Saturday, February 27, 2010

World Domination Trumps Science in the GMO Industry

One of the most scary things about genetically modified organisms (GMO) is that they are not being pushed because there is scientific evidence that they are a potentially useful tool in improving global food security. Firstly, global food security is not primarily a problem of a lack of food, it is a problem of unequal access to food. Secondly, GMOs have been shown to lead to decreased food security, for several reasons. Yields are not higher, they are the same or lower. GMOs do not show any signs of being resistant to drought or pests. And overuse of pesticides has given rise to pesticide resistant weeds, just as critics predicted it would.

Scientific evidence for or against GMOs is irrelevant because the GMOs are all about world domination. The issue is one of geopolitics rather than science. It is an attempt by some of the most powerful multinationals in the world to gain control of all the arable land in the world. When you grow GMOs, you use GMO seeds and GMO products. You can't save the seed for the next growing season and the amount of fertilizer you need every year will increase because of soil degradation. The amount of pesticides you will need also increases because of ever growing resistance. If you try to return to growing conventional crops, they will become contaminated and there is a risk that the GMO manufacturer will either claim royalties or prevent you from growing the crop. And you will find your markets rather limited too, as Canada has found.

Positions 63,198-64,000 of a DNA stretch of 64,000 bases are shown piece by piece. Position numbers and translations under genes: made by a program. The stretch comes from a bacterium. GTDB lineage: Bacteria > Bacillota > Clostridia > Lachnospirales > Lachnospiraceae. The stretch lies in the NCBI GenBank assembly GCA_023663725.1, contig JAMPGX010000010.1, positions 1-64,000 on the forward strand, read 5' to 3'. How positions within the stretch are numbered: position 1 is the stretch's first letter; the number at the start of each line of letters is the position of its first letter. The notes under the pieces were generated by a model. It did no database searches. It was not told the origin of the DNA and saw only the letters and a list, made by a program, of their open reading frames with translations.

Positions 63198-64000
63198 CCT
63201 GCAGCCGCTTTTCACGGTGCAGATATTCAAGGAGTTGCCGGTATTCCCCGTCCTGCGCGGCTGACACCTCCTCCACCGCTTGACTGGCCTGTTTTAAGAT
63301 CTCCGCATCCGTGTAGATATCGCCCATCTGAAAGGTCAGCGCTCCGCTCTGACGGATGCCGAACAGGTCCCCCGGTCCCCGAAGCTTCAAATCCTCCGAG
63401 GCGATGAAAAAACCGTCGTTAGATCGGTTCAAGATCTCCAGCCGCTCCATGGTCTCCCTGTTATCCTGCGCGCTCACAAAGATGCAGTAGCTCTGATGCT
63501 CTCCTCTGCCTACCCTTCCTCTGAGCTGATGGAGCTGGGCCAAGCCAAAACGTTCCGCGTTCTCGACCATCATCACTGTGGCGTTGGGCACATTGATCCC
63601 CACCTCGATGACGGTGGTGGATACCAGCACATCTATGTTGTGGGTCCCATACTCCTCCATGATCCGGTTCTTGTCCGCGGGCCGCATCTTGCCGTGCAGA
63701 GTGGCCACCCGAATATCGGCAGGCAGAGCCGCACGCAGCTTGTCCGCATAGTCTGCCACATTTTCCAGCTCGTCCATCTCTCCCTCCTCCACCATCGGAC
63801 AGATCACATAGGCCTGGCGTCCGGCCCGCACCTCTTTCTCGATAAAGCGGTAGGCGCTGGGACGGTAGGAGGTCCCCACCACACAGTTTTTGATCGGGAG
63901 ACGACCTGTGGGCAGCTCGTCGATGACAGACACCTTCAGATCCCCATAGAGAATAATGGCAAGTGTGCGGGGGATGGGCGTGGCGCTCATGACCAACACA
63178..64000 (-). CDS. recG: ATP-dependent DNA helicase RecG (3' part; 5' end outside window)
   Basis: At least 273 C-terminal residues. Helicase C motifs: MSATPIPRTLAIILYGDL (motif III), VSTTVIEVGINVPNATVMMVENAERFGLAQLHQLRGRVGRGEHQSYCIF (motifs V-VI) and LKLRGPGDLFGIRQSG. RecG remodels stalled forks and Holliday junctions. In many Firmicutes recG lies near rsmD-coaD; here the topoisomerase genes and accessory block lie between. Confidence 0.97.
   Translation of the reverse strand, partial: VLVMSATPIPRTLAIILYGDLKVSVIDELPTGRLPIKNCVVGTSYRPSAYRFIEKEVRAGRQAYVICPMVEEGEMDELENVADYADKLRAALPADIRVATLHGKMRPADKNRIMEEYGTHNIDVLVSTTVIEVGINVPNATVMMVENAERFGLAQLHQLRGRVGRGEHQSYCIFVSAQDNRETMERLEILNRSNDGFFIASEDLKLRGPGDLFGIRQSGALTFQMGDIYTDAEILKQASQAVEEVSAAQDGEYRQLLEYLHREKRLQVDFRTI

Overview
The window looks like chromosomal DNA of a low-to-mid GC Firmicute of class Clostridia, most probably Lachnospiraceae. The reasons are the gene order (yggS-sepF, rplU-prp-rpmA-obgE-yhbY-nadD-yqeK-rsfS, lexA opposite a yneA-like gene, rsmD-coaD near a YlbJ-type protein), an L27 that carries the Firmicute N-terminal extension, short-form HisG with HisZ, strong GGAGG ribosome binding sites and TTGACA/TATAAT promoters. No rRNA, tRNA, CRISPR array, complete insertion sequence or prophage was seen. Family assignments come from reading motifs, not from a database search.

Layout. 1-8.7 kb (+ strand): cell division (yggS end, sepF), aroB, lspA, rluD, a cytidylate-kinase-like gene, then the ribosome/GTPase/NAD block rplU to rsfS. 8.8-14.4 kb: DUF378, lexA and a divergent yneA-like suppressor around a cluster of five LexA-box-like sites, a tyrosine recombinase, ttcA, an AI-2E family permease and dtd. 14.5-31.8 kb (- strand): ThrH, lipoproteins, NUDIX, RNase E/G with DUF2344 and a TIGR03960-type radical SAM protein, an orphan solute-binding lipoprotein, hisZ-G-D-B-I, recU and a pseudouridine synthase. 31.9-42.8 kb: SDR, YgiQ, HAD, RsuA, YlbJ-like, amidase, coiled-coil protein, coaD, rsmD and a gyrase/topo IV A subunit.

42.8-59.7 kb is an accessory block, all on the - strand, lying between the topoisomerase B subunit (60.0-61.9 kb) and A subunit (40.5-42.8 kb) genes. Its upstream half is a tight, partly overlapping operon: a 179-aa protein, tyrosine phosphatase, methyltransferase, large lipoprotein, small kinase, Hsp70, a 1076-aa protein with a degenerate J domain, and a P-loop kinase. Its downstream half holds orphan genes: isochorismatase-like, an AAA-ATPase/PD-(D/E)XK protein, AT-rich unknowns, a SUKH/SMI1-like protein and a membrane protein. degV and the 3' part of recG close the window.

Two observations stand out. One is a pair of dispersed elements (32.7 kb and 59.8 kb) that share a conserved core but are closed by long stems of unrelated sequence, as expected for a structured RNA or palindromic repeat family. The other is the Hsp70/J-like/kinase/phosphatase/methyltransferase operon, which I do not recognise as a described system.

India may have successfully rejected the genetically modified brinjal (aubergine or egg plant) by putting a moratorium on its production. But India rejected the crop because of the flawed scientific arguments that were used to try to force it on the country. If the science is irrelevant, the moratorium is merely a political matter. Already the powerful and well paid pro GMO lobby there is busying itself with laws and regulations that will prevent people from criticizing GMOs with threats of fines and prison sentences. Ironically, they say that you are not permitted to criticize GMOs without scientific evidence.

There is no scientific evidence to show that farmers should not become indentured slaves to these multinationals. It is a human rights issue, not a scientific issue. The scientific arguments against GMOs have been available for years but they are dismissed, out of hand, dismissed by a lot of sales pitch and political bluster. Those opposed to GMOs are branded Luddites and said to be anti development and denying people in developing countries access to this life saving technology. US soya farmers, Canadian cotton farmers and Indian cotton farmers know just how life threatening this technology really is.

There was a facetiously titled programme on the BBC recently called 'Food Fights'. It wasn't about GMOs, specifically, it was about large scale land grabbing by rich countries, multinationals and investment portfolio administrators to grow food, biofuels and anything else they need in developing countries. It is clear that this land grabbing is not even intended to benefit those in developing countries, yet the programme gives the impression that it is a viable answer to global food insecurity. The programme is not completely biased, but it allows some palpable falsehoods to remain unscrutinized.